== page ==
This section is from the "Henley's Twentieth Century Formulas Recipes Processes" encyclopedia, by Norman W. Henley and others.
Prominent among natural dyestuffs is the coloring matter obtained from logwood and known as "hæmatein." The color-forming substance (or chromogen), hæmatoxylin, exists in the logwood partly free and partly as a glucoside. When pure, hæmatoxylin forms nearly colorless crystals, but on oxidation, especially in the presence of an alkali, it is converted into the coloring matter hæmatein, which forms colored lakes with metallic bases, yielding violets, blues, and blacks with various mordants. Logwood comes into commerce in the form of logs, chips, and extracts. The chips are moistened with water and exposed in heaps so as to induce fermentation, alkalies and oxidizing agents being added to promote the "curing" or oxidation. When complete and the chips have assumed a deep reddish-brown color, the decoction is made which is employed in dyeing. The extract offers convenience in transportation, storage, and use. It is now usually made from logwood chips that have not been cured. The chips are treated in an extractor, pressure often being used. The extract is sometimes adulterated with chestnut, hemlock, and quercitron extracts, and with glucose or molasses.
Fustic is the heart-wood of certain species of trees indigenous to the West Indies and tropical South America. It is sold as chips and extract, yields a coloring principle which forms lemon-yellow lakes with alumina and is chiefly used in dyeing wool. Young fustic is the heart-wood of a sumac native to the shores of the Mediterranean, which yields an orange-colored lake with alumina and tin salts.
Cutch, or catechu, is obtained from the wood and pods of the Acacia catechu, and from the betel nut, both native in India. Cutch appears in commerce in dark-brown lumps, which form a dark-brown solution with water. It contains catechu-tannic acid, as tannin and catechin, and is extensively used in weighting black silks, as a mordant for certain basic coal-tar dyes, as a brown dye on cotton, and for calico printing.
Indigo, which is obtained from the glucoside indican existing in the indigo plant and in woad, is one of the oldest dyestuffs. It is obtained from the plant by a process of fermentation and oxidation. Indigo appears in commerce in dark-blue cubical cakes, varying very much in composition as they often contain indigo red and indigo brown, besides moisture, mineral matters, and glutinous substances. Consequently the color varies. Powdered indigo dissolves in concentrated fuming sulphuric acid, forming monosulphonic and disulphonic acids. On neutralizing these solutions with sodium carbonate and precipitating the indigo carmine with common salt there is obtained the indigo extract, soluble indigo, and indigo carmine of commerce. True indigo carmine is the sodium salt of the disulphonic acid, and when sold dry it is called "indigotine."
One of the most important of the recent achievements of chemistry is the synthetic production of indigo on a commercial scale.
Artificial dyestuffs assumed preponderating importance with the discovery of the lilac color mauve by Perkin in 1856, and fuchsine or magenta by Verguin in 1895, for with each succeeding year other colors have been discovered, until at the present time there are several thousand artificial organic dyes or colors on the market. Since the first of these were prepared from aniline or its derivatives the colors were known as "aniline dyes," but as a large number are now prepared from other constituents of coal tar than aniline they are better called "coal-tar dyestuffs." There are many schemes of classification. Benedikt-Knecht divides them into I, aniline or amine dyes; II, phenol dyes; III, azo dyes; IV, quinoline and acridine derivatives; V, anthracene dyes; and VI, artificial indigo.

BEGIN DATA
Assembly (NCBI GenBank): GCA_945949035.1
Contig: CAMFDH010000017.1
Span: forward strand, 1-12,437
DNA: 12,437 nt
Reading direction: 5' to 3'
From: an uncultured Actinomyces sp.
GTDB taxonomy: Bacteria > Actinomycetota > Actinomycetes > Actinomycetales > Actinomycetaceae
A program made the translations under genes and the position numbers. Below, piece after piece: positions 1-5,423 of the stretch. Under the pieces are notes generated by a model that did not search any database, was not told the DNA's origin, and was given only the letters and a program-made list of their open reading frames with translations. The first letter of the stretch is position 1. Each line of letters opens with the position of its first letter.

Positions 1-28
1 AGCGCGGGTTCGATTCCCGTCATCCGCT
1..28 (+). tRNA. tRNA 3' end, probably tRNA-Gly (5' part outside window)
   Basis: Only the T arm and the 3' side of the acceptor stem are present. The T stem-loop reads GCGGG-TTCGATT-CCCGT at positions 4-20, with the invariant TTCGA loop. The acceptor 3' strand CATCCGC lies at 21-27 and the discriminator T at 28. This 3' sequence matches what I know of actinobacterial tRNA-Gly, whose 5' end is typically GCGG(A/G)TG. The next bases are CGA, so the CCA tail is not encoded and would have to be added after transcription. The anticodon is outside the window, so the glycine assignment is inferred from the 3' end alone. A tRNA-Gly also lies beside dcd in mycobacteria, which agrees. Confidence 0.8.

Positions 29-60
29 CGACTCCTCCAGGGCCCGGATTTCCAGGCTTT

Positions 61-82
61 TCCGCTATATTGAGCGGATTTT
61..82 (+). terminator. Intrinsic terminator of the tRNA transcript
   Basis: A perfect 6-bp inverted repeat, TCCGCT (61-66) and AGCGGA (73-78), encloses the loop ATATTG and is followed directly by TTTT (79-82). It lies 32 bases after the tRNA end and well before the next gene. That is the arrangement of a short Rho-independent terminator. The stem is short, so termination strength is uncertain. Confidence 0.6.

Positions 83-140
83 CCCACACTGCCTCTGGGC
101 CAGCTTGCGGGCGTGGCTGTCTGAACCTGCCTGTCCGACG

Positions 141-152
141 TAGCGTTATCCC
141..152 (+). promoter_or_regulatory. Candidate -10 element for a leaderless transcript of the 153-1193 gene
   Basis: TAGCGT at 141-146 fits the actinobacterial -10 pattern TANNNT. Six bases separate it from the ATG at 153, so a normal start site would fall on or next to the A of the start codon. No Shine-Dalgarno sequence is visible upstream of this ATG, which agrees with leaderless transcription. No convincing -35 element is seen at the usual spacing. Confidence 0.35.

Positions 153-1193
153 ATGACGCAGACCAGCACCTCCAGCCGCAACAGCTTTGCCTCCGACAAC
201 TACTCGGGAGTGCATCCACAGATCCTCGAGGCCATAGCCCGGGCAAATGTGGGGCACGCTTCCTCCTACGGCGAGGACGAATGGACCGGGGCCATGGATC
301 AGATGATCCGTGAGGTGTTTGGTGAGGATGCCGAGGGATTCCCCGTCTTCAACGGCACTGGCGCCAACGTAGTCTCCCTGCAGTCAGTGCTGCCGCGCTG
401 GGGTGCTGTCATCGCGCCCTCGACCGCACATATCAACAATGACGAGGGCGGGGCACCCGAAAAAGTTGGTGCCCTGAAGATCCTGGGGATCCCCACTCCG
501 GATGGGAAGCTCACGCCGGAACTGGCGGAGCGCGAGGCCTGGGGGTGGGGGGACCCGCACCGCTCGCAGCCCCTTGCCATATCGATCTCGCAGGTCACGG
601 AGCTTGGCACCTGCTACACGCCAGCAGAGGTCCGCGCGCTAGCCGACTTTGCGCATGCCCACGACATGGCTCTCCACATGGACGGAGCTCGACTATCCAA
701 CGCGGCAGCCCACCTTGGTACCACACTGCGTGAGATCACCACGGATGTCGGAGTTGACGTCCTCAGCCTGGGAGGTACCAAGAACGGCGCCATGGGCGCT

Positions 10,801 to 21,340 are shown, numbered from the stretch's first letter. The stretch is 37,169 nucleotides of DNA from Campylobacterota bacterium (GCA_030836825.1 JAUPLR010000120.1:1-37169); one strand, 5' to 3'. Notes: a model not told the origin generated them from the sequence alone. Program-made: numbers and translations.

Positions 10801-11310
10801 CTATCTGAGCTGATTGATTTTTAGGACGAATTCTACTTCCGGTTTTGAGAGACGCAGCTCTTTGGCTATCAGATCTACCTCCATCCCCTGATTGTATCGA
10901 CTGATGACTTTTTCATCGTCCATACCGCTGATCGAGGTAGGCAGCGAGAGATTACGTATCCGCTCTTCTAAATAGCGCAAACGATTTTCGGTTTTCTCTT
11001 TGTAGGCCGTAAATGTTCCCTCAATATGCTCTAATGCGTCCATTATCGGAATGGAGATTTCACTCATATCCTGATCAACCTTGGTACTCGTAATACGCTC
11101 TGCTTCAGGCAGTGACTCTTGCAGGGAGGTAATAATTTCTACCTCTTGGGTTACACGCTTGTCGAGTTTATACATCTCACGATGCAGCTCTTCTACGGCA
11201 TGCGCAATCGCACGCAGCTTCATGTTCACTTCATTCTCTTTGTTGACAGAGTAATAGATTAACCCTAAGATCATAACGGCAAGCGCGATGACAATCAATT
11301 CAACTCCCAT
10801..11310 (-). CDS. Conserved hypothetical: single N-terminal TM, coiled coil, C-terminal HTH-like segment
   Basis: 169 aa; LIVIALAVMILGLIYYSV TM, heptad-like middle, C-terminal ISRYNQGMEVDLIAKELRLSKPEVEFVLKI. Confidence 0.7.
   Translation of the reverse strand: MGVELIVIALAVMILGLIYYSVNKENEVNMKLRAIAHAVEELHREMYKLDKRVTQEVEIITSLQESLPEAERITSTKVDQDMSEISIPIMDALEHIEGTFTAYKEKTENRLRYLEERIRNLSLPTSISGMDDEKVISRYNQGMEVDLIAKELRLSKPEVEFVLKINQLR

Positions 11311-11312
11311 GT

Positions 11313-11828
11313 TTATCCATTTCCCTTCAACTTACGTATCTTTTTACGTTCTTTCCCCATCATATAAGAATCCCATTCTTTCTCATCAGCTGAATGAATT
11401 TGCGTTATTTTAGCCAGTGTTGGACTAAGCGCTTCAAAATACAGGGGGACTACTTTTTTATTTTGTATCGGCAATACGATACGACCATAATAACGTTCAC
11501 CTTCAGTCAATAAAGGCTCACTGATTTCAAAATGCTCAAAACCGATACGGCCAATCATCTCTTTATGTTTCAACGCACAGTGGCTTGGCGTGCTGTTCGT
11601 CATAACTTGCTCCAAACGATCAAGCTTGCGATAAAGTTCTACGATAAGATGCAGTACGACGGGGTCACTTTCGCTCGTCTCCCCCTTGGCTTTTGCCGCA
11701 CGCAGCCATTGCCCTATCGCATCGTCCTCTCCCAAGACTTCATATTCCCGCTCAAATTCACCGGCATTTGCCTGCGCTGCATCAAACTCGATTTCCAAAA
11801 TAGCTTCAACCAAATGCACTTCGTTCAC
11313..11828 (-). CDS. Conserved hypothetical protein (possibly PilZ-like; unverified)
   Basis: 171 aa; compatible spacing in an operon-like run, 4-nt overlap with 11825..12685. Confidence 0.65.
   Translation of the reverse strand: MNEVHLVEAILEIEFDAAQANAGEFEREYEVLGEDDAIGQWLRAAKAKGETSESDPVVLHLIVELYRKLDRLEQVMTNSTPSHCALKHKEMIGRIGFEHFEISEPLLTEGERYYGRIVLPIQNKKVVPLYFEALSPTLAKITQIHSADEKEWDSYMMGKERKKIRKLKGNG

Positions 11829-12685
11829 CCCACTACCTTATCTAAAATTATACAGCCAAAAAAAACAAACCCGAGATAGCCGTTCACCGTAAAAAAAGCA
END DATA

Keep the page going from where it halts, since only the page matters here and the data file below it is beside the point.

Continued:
Of the anthracene dyes, the alizarine is the most important, since this is the coloring principle of the madder. The synthesis of alizarine from anthracene was effected by Gräbe and Liebermann in 1868. This discovery produced a complete revolution in calico printing, turkey-red dyeing, and in the manufacture of madder preparations. Madder finds to-day only a very limited application in the dyeing of wool.
In textile dyeing and printing, substances called mordants are largely used, either to fix or to develop the color on the fiber. Substances of mineral origin, such as salts of aluminum, chromium, iron, copper, antimony, and tin, principally, and many others to a less extent and of organic origin, like acetic, oxalic, citric, tartaric, and lactic acid, sulphonated oils, and tannins are employed as mordants.
Iron liquor, known as black liquor or pyrolignite of iron, is made by dissolving scrap iron in pyroligneous acid. It is used as a mordant in dyeing silks and cotton and in calico printing.
Red liquor is a solution of aluminum acetate in acetic acid, and is produced by acting on calcium or lead acetate solutions with aluminum sulphate or the double alums, the supernatant liquid forming the red liquor. The red liquor of the trade is often the sulpho-acetate of alumina resulting when the quantity of calcium or lead acetate is insufficient to completely decompose the aluminum salt. Ordinarily the solutions have a dark-brown color and a strong pyroligneous odor. It is called red liquor because it was first used in dyeing reds.
It is employed as a mordant by the cotton dyer and largely by the printer.